Privatization of prisons through sourcing for cheap labor from prison system has benefited corporates engaging in such businesses. The crime is politicized to benefit the politicians and the big business in prison labor system. Studies show that immigrants are the biggest money spinners for the private-operators. To maximize profits and minimize expenditures the make use of less skilled young workers who are paid lower wages. This exploitation of human capital in the prison system employed by the private sector gives them unfair competitive advantages when compared to government controlled labor in correctional facilities. LeBaron (2012), also notes that the high level of discipline in the prison environment increases the productivity levels of the private firms. However, in the end enslavement of the inmates is enhanced indirectly through forcing them to labor without any form of compensation.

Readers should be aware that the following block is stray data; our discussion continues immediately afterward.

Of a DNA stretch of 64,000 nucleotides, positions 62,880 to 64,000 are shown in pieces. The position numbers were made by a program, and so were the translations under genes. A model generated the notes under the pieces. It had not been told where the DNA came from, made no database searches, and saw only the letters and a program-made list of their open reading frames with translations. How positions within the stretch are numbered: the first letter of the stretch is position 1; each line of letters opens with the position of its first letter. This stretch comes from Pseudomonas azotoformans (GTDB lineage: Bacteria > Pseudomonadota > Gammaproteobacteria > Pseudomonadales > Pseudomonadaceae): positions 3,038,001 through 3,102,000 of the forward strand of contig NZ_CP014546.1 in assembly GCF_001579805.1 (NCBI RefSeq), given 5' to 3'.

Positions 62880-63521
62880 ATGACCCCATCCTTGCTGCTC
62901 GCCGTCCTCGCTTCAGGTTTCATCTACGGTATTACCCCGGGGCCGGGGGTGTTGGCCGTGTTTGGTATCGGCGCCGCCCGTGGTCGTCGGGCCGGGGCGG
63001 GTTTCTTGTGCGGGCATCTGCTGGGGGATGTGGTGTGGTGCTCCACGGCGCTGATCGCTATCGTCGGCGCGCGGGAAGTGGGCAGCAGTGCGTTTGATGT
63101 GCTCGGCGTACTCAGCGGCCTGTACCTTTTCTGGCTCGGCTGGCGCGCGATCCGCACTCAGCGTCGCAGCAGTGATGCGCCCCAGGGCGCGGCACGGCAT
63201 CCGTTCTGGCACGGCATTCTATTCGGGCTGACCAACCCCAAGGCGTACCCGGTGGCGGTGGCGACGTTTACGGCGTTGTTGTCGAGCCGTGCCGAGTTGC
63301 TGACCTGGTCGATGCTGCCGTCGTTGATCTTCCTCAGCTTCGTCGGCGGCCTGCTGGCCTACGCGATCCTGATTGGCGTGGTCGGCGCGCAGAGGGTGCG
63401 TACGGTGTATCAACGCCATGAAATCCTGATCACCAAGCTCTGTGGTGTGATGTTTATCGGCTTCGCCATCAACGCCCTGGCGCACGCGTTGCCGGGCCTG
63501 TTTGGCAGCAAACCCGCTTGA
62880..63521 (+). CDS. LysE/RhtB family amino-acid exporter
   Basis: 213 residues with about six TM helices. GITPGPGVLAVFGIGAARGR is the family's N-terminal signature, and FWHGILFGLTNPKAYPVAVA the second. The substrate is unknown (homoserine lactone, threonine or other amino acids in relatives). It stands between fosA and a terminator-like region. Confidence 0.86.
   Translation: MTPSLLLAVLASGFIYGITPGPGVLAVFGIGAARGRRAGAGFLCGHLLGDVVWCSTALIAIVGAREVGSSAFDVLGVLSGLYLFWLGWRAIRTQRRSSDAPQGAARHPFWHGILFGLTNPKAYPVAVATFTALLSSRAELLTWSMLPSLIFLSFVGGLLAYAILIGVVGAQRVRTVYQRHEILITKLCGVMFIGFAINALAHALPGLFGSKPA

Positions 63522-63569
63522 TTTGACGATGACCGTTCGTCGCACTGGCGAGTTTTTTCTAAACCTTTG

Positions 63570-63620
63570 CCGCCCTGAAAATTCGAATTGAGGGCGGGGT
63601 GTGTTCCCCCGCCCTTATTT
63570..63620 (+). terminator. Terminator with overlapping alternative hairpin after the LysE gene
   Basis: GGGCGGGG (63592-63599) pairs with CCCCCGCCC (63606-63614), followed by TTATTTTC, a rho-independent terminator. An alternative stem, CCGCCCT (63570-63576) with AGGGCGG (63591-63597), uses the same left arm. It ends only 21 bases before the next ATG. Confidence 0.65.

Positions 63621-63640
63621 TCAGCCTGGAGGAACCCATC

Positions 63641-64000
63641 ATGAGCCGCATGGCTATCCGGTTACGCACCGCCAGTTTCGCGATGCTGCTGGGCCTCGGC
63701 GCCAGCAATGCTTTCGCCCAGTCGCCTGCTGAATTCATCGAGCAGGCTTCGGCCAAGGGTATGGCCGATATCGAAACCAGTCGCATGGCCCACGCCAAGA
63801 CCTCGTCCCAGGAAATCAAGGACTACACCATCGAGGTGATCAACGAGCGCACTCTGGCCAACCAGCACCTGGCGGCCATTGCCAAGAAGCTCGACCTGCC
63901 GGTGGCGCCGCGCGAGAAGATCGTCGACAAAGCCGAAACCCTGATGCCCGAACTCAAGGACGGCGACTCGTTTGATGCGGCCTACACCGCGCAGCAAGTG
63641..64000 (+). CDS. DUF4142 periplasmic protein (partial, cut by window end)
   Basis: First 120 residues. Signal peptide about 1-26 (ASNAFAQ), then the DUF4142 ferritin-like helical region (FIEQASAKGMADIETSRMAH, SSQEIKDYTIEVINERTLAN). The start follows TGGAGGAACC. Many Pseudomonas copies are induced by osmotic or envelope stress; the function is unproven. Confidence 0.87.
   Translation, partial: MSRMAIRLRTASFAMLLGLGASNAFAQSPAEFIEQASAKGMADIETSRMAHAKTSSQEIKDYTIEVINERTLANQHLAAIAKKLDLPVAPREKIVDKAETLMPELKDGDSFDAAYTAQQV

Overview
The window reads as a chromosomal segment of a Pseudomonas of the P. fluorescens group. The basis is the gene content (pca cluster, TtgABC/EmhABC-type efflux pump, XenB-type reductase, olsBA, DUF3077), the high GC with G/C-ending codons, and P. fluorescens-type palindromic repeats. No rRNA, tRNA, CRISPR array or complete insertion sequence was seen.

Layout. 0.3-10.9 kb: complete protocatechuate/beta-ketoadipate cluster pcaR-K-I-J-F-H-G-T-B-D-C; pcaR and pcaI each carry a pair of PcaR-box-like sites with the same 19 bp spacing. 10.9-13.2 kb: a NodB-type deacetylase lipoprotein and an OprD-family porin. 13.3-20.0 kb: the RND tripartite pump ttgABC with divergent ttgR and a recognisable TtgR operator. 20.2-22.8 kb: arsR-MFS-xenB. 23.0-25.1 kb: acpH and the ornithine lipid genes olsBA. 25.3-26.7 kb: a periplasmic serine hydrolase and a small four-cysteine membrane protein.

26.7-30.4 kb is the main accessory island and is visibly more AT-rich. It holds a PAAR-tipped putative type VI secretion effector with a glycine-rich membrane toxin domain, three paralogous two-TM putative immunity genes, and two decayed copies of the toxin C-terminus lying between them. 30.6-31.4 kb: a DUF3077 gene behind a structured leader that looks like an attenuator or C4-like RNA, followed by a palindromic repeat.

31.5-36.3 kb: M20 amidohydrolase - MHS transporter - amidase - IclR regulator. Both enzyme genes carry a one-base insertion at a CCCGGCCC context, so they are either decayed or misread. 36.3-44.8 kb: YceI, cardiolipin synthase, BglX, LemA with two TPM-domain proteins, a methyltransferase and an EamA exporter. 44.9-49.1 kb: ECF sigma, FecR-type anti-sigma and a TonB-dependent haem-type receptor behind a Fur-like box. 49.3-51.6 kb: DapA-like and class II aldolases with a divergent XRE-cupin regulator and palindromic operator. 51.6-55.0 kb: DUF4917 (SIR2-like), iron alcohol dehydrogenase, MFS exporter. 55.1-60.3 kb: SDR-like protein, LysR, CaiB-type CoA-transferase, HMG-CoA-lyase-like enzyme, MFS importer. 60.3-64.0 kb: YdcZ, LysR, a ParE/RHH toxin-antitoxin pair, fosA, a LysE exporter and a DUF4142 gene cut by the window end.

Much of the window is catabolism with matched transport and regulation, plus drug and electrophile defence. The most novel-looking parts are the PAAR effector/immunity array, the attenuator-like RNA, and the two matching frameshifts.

Apart from benefiting from the cheap labor provided by the prisoners, private firms’ saves money through buildings, storage, and labor supervision costs as the states provide them for the laborers (LeBaron, 2012). The taxpayers’ funds are used to subsidize and support the upkeep of the prisoners. The private institutions do not have to incur many costs as the government provides essential support to the correctional facilities. In the end, the prisoners do not benefit from their input for the organization while the firms and the government are the beneficiaries of the unpaid labor. This creates a form of modern day slavery where the workers are exploited based on the crimes that they committed and ended up in jail.